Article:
Chilterns Walk from Princes Risborough to West Wycombe

Rarely have I gone to track down a view glimpsed from a train, but in July I headed back out from Marylebone to Princes Risborough bound for a wooded ridge that fizzed past the train window on a journey to Birmingham in April. I’d quickly screenshot the map on my phone showing that the hill was rising above Hempton Wainhill near Chinnor and vowed to return.

Lodge Hill Princes Risborough

Lodge Hill

It was a walk that delivered with almost every step, picking up the Ridgeway just south of Princes Risborough and following it past the tumuli on Lodge Hill. There I met a young man walking the length of the Ridgeway and I plugged him for tips for when I eventually set out on my 25 year old plan to walk this ancient path. The Ridgeway is ridiculously rich with prehistoric sites – I passed five Bronze Age tumuli in the space of a couple of miles around Bledlow Wood. The sense of walking into the past is profound on the Ridgeway and here it intersects with the equally (if not more) ancient Icknield Way.

The Ridgeway near Chinnor

The westward views from Chinnor Hill were stunning and here I walked off my OS Map 181 onto a much smaller scale older map I bought on ebay years ago. The previous owner evidently shared my interest in prehistoric sites and had circled all of them on the map.

The Ridgeway

Walking along a chalk ridge path through Radnage flicking tall wallflowers childhood Chilterns memories flooded back in a rush of images and feelings, a mashup of out-of-sync recollections – driving round lanes with my Dad listening to John Peel, coming home from backpacking wondering what to do next, racing our Jack Russell to the pigeon Dad had shot from the sky, sunsets over the M40 towards these hills from further down the valley at Wooburn Moor.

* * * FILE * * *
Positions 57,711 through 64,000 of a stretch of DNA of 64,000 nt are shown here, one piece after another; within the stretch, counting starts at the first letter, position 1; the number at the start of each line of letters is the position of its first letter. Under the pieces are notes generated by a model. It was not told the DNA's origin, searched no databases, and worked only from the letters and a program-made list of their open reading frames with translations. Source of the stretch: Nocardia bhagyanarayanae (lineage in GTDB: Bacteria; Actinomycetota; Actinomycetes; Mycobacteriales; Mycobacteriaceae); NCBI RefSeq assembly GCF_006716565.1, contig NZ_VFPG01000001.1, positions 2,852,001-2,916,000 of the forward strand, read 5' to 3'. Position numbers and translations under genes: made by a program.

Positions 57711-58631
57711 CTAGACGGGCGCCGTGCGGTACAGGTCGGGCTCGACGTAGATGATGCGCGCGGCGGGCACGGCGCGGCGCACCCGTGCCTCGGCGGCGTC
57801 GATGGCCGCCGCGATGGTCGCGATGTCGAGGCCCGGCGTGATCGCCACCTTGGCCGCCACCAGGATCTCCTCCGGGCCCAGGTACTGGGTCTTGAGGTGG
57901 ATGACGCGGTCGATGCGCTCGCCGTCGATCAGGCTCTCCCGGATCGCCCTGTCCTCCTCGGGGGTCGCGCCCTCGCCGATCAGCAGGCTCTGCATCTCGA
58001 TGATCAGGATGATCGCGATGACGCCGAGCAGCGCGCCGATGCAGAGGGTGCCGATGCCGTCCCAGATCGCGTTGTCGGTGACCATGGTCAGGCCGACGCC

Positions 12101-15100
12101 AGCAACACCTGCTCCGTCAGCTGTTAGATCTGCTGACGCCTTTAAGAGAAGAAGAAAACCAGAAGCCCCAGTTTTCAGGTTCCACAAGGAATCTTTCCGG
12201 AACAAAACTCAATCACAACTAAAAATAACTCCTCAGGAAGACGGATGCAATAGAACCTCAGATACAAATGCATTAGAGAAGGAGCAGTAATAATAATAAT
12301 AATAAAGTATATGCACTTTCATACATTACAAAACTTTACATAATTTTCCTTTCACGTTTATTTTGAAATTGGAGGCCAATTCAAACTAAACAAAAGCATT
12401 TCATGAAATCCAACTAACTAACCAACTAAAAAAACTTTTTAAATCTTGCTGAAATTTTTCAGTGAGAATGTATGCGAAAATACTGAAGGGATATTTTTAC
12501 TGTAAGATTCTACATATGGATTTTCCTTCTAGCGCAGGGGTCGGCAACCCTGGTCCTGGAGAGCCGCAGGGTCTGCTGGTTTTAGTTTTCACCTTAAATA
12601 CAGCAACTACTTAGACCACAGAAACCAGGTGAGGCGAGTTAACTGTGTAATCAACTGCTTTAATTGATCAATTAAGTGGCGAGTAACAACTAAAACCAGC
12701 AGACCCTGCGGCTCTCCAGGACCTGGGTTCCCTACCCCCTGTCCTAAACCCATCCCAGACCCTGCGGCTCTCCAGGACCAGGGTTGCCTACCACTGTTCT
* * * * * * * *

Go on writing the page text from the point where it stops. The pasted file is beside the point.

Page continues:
St. Mary's Church Radnage

A chance encounter with a lady in a lane led me across her field to St. Mary Radnage with its restored 13th Century wall paintings. A beautiful, mystical spot to stop and reflect.

West Wycombe

I’d run out of food and water by the time I ascended West Wycombe Hill and the famous Golden Ball and Hell Fire Caves. I was shown around Dashwood’s Church as they closed up after a cake sale and told how it was a collage of architectures Sir Frances Dashwood had seen on his Grand Tour in 1763 including the now destroyed temples of Palmyra.

West Wycombe Church

I took refuge in the haunted George and Dragon on West Wycombe High Street dining on beer and crisps before slogging along the A40 into Wycombe. Before hitting the town centre, I stopped off to pay homage to the sacred River Wye as it flows gently through Mill End Rec near where my Mum went to school all those many years ago.

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